Monday, 5 August 2013

Zimbabwe’s elections 2013: more confusion, more uncertainty

Zimbabwe's trauma continues. The Zimbabwe Election Commission has announced a landslide victory for ZANU-PF. ZANU-PF reportedly took two-thirds of the parliamentary seats and President Mugabe won 61 per cent of the presidential vote, with Morgan Tsvangirai picking up 34 per cent. MDC-T has called the elections 'a sham', 'a farce', 'null and void'. GNU education minister, David Coltart, argued that “Zimbabwe has been subjected to electoral fraud on a massive scale”. Tendai Biti called it all a 'loquacious tragedy'.

Meanwhile, the official observers from SADC and the AU have called the election 'peaceful, credible and efficient', 'free and peaceful', reflecting 'the will of the people', with high turnouts and orderly voting. Some have called for a rejection of the ballot and the staging of mass resistance. Baba Jukwa, the massively popular Facebook avatar with 350k 'likes' who claims he is a disaffected ZANU-PF insider, has declared war.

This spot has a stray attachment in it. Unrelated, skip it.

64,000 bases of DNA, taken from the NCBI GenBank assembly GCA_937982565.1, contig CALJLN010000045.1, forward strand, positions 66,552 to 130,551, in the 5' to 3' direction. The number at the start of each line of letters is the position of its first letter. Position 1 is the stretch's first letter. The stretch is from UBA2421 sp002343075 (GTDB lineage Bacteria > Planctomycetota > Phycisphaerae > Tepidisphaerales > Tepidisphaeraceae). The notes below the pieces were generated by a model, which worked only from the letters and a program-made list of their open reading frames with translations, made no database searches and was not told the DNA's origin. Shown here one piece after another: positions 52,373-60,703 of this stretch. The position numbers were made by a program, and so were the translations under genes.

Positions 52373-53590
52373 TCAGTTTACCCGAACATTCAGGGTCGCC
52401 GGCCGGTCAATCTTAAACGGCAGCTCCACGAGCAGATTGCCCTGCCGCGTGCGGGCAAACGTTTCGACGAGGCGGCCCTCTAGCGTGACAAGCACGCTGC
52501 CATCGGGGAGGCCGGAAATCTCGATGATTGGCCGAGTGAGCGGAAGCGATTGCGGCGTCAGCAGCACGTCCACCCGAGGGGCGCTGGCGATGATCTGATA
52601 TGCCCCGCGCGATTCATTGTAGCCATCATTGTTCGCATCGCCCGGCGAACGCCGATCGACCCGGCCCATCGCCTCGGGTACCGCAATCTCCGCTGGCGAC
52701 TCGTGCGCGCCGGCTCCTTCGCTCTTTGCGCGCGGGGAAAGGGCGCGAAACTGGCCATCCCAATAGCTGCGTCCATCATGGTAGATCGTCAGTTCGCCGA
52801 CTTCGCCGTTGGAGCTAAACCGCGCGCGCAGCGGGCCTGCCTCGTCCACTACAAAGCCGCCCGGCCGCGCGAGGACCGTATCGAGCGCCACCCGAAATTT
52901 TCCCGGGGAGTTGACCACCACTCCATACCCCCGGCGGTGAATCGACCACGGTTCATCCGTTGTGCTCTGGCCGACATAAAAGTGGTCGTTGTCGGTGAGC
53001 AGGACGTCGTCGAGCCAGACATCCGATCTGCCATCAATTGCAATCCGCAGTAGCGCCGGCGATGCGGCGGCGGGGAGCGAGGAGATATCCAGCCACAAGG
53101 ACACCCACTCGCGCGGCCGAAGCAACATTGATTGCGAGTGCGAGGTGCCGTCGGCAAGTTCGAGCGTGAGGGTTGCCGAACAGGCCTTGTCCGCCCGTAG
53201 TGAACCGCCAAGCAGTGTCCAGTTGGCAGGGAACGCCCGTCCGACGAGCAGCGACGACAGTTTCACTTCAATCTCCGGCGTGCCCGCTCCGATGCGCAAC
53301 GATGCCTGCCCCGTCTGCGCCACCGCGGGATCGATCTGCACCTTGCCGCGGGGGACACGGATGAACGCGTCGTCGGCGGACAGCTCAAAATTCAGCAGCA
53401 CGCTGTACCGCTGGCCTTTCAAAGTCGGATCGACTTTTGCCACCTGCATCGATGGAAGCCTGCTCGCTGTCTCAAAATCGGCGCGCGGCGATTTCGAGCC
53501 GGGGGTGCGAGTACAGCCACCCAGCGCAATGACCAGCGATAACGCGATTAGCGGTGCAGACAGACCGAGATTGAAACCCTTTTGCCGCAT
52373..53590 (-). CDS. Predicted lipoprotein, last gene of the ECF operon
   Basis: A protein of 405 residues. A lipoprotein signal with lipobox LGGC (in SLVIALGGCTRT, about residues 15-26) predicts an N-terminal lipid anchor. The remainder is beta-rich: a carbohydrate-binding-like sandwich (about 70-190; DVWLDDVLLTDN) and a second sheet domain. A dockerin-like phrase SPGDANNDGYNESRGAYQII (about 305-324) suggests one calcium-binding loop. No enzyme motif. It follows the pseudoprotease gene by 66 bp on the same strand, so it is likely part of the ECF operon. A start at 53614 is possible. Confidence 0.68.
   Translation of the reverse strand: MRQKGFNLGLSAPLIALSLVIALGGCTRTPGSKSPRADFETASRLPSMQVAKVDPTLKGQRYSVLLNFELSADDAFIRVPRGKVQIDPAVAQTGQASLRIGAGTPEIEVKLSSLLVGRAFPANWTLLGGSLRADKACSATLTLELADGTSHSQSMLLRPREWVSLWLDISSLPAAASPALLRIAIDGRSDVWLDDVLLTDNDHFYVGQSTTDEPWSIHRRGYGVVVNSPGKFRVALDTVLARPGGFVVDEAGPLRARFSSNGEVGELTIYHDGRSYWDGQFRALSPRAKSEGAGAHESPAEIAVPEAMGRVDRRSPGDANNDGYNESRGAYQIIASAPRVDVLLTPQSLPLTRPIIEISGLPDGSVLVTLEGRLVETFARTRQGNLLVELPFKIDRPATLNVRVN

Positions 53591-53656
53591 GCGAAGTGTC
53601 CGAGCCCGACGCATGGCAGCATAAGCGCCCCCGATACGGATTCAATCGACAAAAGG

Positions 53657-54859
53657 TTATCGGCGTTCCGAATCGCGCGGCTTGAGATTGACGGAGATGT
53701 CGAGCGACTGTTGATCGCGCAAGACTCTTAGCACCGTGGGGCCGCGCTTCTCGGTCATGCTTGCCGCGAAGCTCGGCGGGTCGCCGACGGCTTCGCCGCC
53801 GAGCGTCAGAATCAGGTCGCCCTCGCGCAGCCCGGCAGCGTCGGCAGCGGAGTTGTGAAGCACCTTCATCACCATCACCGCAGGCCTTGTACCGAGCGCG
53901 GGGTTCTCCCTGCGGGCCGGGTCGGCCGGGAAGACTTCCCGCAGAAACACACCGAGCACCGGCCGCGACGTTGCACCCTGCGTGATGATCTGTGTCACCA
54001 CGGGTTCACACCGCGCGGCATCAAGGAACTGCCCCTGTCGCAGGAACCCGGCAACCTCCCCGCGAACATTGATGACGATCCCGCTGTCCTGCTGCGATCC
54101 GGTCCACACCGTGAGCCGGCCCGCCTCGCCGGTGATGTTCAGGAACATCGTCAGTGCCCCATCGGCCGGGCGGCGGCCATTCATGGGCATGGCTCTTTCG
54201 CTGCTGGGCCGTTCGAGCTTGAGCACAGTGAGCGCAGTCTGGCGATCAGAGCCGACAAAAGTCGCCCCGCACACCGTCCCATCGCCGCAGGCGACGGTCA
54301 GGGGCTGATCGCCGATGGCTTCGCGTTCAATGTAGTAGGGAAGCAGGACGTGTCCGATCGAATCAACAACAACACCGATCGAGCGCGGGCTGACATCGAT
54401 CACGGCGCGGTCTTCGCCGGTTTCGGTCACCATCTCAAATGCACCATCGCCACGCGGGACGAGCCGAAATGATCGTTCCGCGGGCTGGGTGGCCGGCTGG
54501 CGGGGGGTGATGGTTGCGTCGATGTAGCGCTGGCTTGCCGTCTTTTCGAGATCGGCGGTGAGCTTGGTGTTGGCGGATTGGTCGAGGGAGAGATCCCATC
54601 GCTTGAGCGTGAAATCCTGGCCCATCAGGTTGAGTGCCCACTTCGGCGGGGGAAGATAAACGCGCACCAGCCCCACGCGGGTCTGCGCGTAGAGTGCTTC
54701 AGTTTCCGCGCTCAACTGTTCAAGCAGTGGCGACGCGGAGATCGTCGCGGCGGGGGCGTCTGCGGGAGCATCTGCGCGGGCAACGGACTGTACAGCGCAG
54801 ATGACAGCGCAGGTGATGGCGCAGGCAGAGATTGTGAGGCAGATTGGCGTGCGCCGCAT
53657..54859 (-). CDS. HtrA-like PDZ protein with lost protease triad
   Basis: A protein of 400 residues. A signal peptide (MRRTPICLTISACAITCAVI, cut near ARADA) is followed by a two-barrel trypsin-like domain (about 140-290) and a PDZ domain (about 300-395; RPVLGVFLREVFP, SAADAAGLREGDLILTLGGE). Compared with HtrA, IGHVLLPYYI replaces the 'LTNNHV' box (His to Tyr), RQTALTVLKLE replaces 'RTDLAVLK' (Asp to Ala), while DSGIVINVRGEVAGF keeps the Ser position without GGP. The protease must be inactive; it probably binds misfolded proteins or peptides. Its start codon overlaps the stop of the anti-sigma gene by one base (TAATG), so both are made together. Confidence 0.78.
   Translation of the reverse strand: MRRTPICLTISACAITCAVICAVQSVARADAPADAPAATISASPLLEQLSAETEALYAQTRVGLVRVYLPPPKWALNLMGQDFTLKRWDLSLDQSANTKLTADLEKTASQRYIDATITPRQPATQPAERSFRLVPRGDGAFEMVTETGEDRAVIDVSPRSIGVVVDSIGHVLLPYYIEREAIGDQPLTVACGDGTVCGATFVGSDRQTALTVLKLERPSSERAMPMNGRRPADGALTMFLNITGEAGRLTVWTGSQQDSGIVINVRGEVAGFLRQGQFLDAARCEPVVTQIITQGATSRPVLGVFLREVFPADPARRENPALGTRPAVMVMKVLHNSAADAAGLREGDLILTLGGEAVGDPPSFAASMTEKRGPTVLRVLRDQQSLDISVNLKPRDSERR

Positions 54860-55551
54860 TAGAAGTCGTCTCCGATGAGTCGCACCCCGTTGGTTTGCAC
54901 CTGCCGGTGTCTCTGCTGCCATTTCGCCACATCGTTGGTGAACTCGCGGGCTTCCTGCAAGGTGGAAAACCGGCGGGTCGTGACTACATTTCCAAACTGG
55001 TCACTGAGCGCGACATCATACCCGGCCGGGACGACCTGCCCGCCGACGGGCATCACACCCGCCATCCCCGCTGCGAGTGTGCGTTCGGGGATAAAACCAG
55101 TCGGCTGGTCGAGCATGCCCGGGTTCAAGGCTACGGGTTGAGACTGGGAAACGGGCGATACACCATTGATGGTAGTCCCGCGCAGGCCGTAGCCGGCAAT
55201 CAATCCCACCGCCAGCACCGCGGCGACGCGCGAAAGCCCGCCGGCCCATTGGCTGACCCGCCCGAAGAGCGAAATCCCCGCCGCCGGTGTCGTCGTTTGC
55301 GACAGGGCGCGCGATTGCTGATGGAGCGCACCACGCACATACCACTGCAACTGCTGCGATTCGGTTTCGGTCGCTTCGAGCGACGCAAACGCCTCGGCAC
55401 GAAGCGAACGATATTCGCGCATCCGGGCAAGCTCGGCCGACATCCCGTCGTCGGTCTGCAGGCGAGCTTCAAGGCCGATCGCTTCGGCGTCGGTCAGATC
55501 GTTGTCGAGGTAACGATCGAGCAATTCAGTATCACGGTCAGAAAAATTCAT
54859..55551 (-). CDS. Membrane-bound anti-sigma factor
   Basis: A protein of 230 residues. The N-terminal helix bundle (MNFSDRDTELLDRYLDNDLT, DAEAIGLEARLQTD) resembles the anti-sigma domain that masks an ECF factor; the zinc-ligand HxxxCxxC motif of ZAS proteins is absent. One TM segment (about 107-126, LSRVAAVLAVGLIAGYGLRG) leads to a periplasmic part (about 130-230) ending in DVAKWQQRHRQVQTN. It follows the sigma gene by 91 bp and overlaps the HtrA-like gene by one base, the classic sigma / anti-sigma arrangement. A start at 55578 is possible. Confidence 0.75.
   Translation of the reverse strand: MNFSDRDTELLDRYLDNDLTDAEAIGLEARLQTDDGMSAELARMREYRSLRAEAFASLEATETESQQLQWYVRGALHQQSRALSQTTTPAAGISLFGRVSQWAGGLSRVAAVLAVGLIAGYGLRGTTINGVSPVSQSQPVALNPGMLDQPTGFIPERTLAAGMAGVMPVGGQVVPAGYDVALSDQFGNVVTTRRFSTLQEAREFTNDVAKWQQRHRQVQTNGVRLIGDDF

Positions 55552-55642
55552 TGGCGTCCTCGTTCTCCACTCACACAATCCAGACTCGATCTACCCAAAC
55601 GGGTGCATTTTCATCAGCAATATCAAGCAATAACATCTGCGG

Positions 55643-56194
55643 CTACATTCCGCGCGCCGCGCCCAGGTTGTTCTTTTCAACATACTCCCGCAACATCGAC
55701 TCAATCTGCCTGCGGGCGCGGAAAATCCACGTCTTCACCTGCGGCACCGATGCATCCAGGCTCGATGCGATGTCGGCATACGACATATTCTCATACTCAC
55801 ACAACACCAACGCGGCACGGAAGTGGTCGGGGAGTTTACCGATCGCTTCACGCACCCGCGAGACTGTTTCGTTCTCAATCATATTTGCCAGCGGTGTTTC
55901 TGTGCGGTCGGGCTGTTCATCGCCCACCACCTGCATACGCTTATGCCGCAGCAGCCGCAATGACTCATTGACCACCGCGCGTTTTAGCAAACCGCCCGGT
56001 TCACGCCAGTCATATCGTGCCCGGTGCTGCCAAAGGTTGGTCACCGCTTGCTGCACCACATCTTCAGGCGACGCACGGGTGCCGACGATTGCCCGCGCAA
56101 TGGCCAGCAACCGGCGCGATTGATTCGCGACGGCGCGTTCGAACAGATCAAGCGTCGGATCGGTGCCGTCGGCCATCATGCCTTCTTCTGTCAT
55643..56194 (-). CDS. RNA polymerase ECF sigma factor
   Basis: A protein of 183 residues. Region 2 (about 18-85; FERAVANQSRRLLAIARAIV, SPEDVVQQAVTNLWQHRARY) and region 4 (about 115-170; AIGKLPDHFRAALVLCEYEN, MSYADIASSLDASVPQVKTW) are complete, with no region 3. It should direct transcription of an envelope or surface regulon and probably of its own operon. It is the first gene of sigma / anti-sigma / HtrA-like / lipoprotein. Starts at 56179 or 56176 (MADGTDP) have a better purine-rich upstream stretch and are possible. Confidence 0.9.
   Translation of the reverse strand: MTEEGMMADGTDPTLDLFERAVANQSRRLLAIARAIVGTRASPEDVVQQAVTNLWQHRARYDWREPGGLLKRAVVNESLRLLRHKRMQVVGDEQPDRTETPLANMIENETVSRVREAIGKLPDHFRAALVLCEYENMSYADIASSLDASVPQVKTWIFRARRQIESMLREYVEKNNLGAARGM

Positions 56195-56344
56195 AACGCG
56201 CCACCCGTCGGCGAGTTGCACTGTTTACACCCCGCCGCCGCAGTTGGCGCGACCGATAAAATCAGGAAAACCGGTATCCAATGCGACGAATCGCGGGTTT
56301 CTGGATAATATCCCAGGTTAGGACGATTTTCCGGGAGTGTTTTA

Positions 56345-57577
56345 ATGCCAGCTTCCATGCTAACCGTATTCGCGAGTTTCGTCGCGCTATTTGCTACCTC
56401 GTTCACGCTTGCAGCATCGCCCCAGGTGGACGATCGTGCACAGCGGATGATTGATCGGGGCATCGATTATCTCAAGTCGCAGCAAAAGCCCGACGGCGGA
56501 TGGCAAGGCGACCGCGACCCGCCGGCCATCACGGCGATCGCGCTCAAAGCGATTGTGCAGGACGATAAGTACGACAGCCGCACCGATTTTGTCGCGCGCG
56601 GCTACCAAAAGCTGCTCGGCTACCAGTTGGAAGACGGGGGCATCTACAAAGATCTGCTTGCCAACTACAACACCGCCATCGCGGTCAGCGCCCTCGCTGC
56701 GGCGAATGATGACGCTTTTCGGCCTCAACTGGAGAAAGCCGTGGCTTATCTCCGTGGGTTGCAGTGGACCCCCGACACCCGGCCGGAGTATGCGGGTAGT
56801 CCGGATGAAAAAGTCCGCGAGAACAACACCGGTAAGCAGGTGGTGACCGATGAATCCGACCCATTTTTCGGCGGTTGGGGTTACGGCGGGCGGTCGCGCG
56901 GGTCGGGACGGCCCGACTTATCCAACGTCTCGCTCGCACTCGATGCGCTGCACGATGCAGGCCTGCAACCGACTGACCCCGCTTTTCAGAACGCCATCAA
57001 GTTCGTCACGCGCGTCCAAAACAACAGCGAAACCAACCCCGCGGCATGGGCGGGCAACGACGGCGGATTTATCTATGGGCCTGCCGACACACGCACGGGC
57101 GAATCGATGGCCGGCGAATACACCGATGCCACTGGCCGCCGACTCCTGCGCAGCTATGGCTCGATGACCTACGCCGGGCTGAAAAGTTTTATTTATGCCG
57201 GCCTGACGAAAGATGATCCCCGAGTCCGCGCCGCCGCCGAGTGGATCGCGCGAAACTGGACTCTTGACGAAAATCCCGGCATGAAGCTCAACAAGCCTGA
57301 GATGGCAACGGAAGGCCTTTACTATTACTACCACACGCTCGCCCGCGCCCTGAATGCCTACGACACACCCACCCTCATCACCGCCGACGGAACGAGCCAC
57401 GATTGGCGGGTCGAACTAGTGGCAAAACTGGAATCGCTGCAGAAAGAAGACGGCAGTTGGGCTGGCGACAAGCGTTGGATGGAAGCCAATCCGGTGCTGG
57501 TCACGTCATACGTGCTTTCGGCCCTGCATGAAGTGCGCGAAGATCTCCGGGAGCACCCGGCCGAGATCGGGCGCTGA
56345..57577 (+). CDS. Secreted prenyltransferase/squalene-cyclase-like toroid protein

We will never know the 'true' results, although as last time there was probably a rural-urban and regional split, with more of a balance overall than any political grouping claims. Both main parties naturally proclaimed before the poll that they were likely to be certain victors. Results of prior opinion polling were mixed, although pointing towards a rehabilitation of ZANU-PF and disillusionment with the MDC's performance in government. Meanwhile, the MDC and the allied NGO groups long before the elections pointed to the potential for electoral fraud, and the cynical manipulation of the vote.  While unlike 2008 there was thankfully minimal violence during the election period, the Zimbabwe Election Support Network argued that there were major problems with the process, including:
  •  Voters'  roll discrepancies
  • Intimidation
  • Late  opening of polling stations
  • Slow pace of assisting aspiring voters in some urban polling stations
  • High number of assisted voters recorded in rural areas
  • Shortage of ballot papers in some wards